3 -- Any of several North American deciduous trees of the genus Robinia, especially R. pseudoacacia, having compound leaves, drooping clusters of fragrant white flowers, and durable hard wood.
3a -- Any of several similar or related trees bearing edible fruit, such as the honey locust or the carob, of the E. Med. area.
4 -- The edible fruit or the wood of one of these trees.
[Middle English, from Old French locuste, from Latin locusta. Sense 3a, probably from the resemblance of its fruit to a locust.]: The American Heritage® Dictionary of the English Language, Fourth Edition Copyright © 2000 by Houghton Mifflin Company. Published by Houghton Mifflin Company. All rights reserved.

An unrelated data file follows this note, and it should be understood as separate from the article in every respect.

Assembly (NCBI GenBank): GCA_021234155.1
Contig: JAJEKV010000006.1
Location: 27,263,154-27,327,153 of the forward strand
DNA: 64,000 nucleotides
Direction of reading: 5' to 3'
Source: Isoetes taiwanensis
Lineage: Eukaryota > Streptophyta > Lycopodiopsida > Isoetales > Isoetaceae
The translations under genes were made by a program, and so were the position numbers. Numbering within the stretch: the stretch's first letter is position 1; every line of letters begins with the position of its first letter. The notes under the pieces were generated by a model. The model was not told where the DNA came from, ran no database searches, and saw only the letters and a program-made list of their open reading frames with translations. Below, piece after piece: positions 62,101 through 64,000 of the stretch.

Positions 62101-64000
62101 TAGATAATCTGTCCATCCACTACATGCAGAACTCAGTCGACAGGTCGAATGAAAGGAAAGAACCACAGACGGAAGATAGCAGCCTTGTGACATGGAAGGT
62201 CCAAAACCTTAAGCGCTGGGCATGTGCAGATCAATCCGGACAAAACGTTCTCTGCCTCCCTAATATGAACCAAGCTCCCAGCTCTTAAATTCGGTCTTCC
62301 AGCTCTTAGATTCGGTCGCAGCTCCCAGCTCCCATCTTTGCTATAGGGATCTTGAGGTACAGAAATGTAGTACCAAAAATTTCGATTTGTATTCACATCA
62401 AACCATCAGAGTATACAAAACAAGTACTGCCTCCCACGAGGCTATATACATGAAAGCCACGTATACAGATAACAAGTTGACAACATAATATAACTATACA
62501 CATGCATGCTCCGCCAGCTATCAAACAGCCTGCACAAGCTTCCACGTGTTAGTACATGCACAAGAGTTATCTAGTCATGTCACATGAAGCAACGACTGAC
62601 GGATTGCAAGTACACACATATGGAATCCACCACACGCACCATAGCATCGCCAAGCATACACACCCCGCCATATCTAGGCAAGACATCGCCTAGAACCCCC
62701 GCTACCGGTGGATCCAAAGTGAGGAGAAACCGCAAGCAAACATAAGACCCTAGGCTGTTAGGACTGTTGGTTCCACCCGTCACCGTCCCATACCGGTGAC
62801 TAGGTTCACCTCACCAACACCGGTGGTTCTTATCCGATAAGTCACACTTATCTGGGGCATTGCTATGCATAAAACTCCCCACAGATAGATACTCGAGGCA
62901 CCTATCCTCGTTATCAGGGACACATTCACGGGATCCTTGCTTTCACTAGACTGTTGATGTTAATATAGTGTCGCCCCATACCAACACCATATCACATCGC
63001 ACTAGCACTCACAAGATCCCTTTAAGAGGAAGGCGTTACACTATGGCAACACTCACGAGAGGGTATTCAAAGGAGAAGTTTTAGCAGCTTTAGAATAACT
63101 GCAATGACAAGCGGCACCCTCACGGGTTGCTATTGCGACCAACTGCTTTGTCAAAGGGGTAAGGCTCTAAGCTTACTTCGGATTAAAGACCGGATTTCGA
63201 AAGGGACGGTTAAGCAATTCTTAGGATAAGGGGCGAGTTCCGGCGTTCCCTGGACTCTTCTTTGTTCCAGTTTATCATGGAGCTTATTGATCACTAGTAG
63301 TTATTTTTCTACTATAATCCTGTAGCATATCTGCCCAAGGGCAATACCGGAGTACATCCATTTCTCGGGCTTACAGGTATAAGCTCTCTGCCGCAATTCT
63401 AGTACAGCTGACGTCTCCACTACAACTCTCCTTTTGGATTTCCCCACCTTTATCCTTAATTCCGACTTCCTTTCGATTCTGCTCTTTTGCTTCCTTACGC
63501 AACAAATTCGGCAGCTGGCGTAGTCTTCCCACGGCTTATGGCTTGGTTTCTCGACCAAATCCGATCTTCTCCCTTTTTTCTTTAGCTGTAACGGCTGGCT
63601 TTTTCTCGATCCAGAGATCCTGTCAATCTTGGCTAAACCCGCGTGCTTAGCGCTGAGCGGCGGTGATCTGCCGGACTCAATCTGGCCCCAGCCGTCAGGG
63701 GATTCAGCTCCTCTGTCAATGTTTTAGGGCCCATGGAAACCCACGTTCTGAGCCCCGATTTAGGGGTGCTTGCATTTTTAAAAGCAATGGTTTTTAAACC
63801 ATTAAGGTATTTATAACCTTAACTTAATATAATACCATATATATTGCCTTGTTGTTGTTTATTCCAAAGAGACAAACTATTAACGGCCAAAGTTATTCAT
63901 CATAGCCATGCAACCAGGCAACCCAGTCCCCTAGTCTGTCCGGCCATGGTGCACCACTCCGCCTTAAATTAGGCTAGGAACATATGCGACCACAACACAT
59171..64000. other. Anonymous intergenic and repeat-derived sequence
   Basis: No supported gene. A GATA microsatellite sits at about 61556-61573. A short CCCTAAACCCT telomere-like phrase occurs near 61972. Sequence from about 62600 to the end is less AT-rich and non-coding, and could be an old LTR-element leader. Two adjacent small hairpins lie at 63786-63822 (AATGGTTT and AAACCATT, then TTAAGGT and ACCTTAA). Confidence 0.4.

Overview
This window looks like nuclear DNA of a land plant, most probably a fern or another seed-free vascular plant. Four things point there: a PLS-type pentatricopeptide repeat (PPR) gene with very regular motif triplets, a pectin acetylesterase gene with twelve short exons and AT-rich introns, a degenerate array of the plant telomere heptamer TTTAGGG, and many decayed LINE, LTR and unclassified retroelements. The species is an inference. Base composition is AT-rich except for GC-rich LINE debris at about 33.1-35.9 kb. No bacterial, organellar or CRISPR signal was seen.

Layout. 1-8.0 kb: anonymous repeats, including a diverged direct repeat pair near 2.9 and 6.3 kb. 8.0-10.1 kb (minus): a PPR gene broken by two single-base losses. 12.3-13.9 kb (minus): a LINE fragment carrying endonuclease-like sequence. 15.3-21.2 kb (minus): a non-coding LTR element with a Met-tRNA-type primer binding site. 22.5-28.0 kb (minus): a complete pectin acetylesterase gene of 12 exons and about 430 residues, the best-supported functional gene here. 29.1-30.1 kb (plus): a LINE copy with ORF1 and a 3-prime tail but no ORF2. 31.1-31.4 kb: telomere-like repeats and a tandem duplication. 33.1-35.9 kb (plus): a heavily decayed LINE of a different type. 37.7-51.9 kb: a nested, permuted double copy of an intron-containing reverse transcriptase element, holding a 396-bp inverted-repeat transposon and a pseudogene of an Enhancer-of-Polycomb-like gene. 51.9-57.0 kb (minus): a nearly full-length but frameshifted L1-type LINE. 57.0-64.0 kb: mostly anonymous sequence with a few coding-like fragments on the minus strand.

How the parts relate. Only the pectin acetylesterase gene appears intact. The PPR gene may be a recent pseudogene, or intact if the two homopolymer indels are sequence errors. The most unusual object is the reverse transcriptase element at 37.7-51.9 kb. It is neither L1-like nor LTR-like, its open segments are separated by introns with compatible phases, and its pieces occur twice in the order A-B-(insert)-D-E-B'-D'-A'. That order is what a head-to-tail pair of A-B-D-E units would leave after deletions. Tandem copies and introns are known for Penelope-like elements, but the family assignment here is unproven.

There are ten Hebrew words used in Scripture to signify locust. In the New Testament locusts are mentioned as forming part of the food of John the Baptist (Matt. 3:4; Mark 1:6). By the Mosaic law they were reckoned "clean," so that he could lawfully eat them. The name also occurs in Rev. 9:3, 7, in allusion to this Oriental devastating insect.
Locusts belong to the class of Orthoptera, i.e., straight-winged. They are of many species. The ordinary Syrian locust resembles the grasshopper, but is larger and more destructive. "The legs and thighs of these insects are so powerful that they can leap to a height of two hundred times the length of their bodies. When so raised they spread their wings and fly so close together as to appear like one compact moving mass."
Locusts are prepared as food in various ways. Sometimes they are pounded, and then mixed with flour and water, and baked into cakes; "sometimes boiled, roasted, or stewed in butter, and then eaten." They were eaten in a preserved state by the ancient Assyrians.